Each signup adds 50 credits to your account, with each credit generating four 1024×1024 images from a single prompt from the OpenAI server. You’ll get 15 new credits per month, though the credits do not roll over. OpenAI also has placed content limits on the type of images you can generate, forbidding violence, sexual acts (including nudity), politicians, and public figures. On the other hand, the 1024×1024 image sizes are larger than other AI art generators, and the images render quite quickly.
DALL-E also supports outpainting, a relatively new AI art technique that allows you to create variations on a scene within certain regions. For example, if you created a prompt that generated a scene where a fairy and a giant had a picnic on a cliff, your vision of what the backdrop might look like could clash with what DALL-E generated. Outpainting allows you to simply highlight or erase the backdrop with a virtual paintbrush, and DALL-E will provide variations on that region.
Is DALL-E good? In certain scenarios, yes—and in others, you’ll find better success elsewhere. DALL-E feels a little bit dumb, in the sense that computers are dumb: It favors explicit prompts, and seems to take instructions rather literally. If you try a rather generic prompt—”the castle of time” has been one I’ve used before—you’ll probably receive photo-like compositions of ordinary castles.
Likewise, “a starship enters a warp portal against the backdrop of a binary star, sci-fi, epic, cinematic lighting” gave me something that looked a little uninspired. “Promptcraft,” where users create detailed, specific prompts to create specific outcomes, may help here. But even adding AI artists’ favorite inspiration, Greg Rutkowski, doesn’t do that much for the finished image.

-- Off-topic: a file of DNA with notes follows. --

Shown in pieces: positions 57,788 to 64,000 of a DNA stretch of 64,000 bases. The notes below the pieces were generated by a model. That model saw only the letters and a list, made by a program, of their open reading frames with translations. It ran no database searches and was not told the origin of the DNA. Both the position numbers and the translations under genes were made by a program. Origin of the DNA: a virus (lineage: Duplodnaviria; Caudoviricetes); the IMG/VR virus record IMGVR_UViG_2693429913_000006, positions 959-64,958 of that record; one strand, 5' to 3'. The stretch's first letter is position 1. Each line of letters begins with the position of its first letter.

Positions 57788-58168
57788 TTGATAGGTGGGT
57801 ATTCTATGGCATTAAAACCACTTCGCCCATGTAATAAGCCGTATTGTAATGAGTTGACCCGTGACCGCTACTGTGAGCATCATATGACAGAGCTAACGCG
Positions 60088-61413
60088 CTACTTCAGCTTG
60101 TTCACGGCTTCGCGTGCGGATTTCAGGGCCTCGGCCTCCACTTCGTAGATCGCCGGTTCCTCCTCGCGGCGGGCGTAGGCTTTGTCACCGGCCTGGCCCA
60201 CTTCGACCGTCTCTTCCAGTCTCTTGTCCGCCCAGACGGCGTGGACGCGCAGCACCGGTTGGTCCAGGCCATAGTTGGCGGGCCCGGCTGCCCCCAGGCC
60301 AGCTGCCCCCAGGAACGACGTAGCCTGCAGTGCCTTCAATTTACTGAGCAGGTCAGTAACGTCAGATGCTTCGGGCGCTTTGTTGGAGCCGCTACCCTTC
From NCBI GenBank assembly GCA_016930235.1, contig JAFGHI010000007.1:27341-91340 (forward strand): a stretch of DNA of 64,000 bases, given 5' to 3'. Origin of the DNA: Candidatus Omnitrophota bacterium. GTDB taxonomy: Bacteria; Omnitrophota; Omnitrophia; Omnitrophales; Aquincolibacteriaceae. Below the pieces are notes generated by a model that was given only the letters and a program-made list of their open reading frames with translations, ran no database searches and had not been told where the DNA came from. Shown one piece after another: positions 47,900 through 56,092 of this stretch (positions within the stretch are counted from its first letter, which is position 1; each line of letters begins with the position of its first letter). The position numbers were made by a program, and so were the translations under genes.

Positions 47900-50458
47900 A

Instead, DALL-E seems to work best with simple compositions. “A photo of a kraken emerging from the ocean underneath the Golden Gate Bridge” generated the image you see leading off this story, which in my opinion is quite good. “A bowl of robotic fruit” produced a rather nice conceptual image, below. Take your cues from the automated interstitial images that DALL-E generates as it’s processing prompts, and you’ll have better luck.
Mark Hachman / IDG via DALL-E
Remember, though, that this DALL-E AI art generator is just the first generation. In April, OpenAI moved on to the more sophisticated DALL-E 2—which is also restricted to beta access at the moment.
If you’re looking for more artistic compositions, stick with Midjourney, which also works on a credit system. For those with access to a gaming PC or GPU, however, we’d recommend you try out Stable Diffusion on your own PC, which allows you to try out as many compositions as you have time for. And remember, AI art isn’t just images; you can play virtual D&D with AI, generate artificial voices, and more, in our AI art primer.